AppIntegrationData.SetIntegationData('Angle', Angle);
    InterfaceMgt.InvokeInterfaceEvent('TRIG', Operation, 'Calculate', AppIntegrationData, Handled);
    if Handled then
      Result := AppIntegrationData.GetIntegrationDataDecimal('Result', 0)
  end;
}

I’m using a instance of the¬†App Integration Data codeunit as a container for the data that needs to be passed between the implementation codeunit and the codeunit that is calling it. In my case I just need to pass in an angle and retrieve the result of the calculation.

InvokeInterfaceEvent tells the Interface Mgt. codeunit to invoke the Calculate method in the TRIG interface and the implementation selected in the Operation field. The instance of App Integration Data is passed in along with a Handled flag.

If the event has been handled then retrieve the value of the Result variable Рas a decimal Рfrom the App Integration Data codeunit.

And that’s it.

InvokeInterfaceEvent

So how does the appropriate Calculation codeunit get called?

This is the InvokeInterfaceEvent method.

procedure InvokeInterfaceEvent(InterfaceCode: Code[20]; ImplementationCode: Code[20]; EventName: Text; var IntegrationData: Codeunit "App Integration Data"; var Handled: Boolean)
begin
  Clear(InterfaceCodeunit);
  if not GetInterfaceImplementation(InterfaceCode, ImplementationCode, InterfaceImplementation) then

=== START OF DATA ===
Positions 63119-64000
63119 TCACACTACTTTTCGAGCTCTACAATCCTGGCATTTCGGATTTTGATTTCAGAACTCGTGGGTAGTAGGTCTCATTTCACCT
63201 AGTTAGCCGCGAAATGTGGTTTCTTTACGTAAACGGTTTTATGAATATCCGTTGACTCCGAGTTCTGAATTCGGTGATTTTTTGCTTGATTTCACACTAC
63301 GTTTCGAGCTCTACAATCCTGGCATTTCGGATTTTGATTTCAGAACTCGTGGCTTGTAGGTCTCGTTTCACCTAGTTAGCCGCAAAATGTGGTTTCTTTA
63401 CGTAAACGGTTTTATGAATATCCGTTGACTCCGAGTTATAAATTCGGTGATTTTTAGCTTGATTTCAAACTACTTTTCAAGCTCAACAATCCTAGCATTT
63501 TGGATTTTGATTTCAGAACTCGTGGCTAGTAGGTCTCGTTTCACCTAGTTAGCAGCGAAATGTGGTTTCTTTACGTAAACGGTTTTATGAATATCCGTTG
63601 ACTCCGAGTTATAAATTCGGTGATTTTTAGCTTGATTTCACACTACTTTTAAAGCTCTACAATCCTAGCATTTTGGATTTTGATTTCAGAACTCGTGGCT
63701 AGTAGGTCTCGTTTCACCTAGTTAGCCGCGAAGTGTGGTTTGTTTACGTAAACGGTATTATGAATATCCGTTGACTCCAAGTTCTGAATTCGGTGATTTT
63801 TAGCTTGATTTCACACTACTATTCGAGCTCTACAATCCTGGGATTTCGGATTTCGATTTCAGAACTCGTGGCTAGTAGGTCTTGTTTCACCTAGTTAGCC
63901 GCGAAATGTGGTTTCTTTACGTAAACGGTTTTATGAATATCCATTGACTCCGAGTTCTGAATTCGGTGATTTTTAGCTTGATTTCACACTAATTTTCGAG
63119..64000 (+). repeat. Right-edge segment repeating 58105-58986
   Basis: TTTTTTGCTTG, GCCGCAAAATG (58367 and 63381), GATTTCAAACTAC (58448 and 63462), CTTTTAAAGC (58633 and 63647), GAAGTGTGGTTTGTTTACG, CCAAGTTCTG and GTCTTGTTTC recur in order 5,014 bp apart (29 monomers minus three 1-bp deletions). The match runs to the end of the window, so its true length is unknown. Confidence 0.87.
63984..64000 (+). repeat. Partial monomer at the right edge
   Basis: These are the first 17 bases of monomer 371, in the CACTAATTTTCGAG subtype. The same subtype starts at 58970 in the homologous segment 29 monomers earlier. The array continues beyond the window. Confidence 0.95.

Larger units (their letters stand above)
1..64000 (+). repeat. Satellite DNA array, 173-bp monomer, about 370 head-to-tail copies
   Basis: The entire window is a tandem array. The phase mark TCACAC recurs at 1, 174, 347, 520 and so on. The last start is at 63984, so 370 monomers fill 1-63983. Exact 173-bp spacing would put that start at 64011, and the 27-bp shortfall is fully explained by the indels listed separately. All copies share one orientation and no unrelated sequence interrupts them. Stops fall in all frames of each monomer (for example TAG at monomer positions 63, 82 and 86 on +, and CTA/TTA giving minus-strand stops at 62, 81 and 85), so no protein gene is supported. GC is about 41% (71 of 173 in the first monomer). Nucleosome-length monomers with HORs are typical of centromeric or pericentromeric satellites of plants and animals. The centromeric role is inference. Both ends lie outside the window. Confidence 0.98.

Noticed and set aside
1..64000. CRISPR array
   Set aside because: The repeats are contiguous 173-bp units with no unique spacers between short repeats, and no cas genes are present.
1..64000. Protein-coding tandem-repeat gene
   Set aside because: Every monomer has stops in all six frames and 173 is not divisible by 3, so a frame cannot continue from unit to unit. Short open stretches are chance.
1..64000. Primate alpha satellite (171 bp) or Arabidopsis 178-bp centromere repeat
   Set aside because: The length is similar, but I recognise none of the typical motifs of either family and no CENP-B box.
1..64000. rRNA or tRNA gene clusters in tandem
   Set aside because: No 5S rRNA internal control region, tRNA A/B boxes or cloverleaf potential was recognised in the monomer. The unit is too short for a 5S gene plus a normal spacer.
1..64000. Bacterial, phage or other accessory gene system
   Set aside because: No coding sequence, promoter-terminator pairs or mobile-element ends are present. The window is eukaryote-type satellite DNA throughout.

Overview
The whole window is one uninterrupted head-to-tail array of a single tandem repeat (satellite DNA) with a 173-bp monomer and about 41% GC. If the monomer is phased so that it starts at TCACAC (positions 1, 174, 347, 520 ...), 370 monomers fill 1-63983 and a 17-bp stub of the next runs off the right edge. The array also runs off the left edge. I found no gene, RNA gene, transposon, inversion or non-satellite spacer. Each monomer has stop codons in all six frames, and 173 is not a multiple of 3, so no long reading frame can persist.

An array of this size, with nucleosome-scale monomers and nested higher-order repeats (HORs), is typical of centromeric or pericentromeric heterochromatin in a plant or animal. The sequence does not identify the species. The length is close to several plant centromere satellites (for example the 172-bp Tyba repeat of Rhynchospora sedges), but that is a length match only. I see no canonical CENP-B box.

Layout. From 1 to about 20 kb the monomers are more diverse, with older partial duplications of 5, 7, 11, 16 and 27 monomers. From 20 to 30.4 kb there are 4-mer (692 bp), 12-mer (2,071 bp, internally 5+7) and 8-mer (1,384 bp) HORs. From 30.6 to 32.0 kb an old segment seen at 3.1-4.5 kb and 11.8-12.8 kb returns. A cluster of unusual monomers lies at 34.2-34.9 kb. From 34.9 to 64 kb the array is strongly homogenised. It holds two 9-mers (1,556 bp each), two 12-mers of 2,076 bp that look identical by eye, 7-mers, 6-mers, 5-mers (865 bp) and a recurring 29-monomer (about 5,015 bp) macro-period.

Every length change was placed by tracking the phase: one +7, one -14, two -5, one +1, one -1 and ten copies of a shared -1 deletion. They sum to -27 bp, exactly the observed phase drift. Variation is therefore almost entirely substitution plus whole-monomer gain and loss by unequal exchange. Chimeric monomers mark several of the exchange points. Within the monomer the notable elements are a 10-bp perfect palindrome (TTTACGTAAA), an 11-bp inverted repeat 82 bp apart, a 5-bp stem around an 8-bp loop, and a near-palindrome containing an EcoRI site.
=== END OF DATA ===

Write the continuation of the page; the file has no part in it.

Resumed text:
Error(NoInterfaceImplementationErr, InterfaceCode);

  InterfaceImplementation.TestField("Codeunit ID");
  Codeunit.Run(InterfaceImplementation."Codeunit ID");
  if not InterfaceCodeunit.IsCodeunit() then
    Error(NoInterfaceCodeunitErr, InterfaceImplementation."Codeunit ID", InterfaceImplementation."Interface Code", InterfaceImplementation."Implementation Code");

  OnInterfaceEvent(EventName, IntegrationData, Handled);
  Clear(InterfaceCodeunit);
end;

First, check that a valid interface and implementation have been specified and throw an error if not.

Then test that a Codeunit ID has been specified by the selected implementation and run that codeunit. As we saw above, when registering the implementation the (Cos/Sin/Tan)Binding was specified as the codeunit to run. That codeunit is responsible for binding an instance of the correct (Cos/Sin/Tan)Calculation codeunit and passing that instance back to the Interface Mgt. codeunit (see below).

The InovkeInterfaceEvent has a global InterfaceCodeunit variable which keeps that bound codeunit instance in scope ready to respond to the OnInterfaceEvent event call.

Before calling OnInterfaceEvent we check that the InterfaceCodeunit variable does actually contain a codeunit.

After the¬†OnInterfaceEvent¬†call the¬†InterfaceCodeunit¬†is cleared to dispose of the bound codeunit and ensure it doesn’t respond to any more events until we need it again.

Binding Codeunit OnRun

This is the OnRun trigger of the CosBinding codeunit. All it does it bind an instance of the corresponding Calculation codeunit and pass that instance back to Interface Mgt.

trigger OnRun()
var
  InterfaceMgt : Codeunit "Interface Mgt.";
  CosCalculation : Codeunit "Cos Calculation";
begin
  BindSubscription(CosCalculation);
  InterfaceMgt.SetInterfaceCodeunit(CosCalculation);
end;

OnInterfaceEvent

Now that we have a instance of the appropriate Calculation codeunit bound it will respond to the OnInterfaceEvent event and we can run whatever business logic we want.

Here is the CosCalculation codeunit. It:

  1. Subscribes to OnInterfaceEvent
  2. Has a case statement to handle the event that has been called (in real life an implementation will likely implement multiple methods)
  3. Reads the Angle variable from the App Integration Data codeunit
  4. Uses System.Math to calculate the result
  5. Stores the result in the Result variable in the App Integration Data codeunit
  6. Sets Handled to true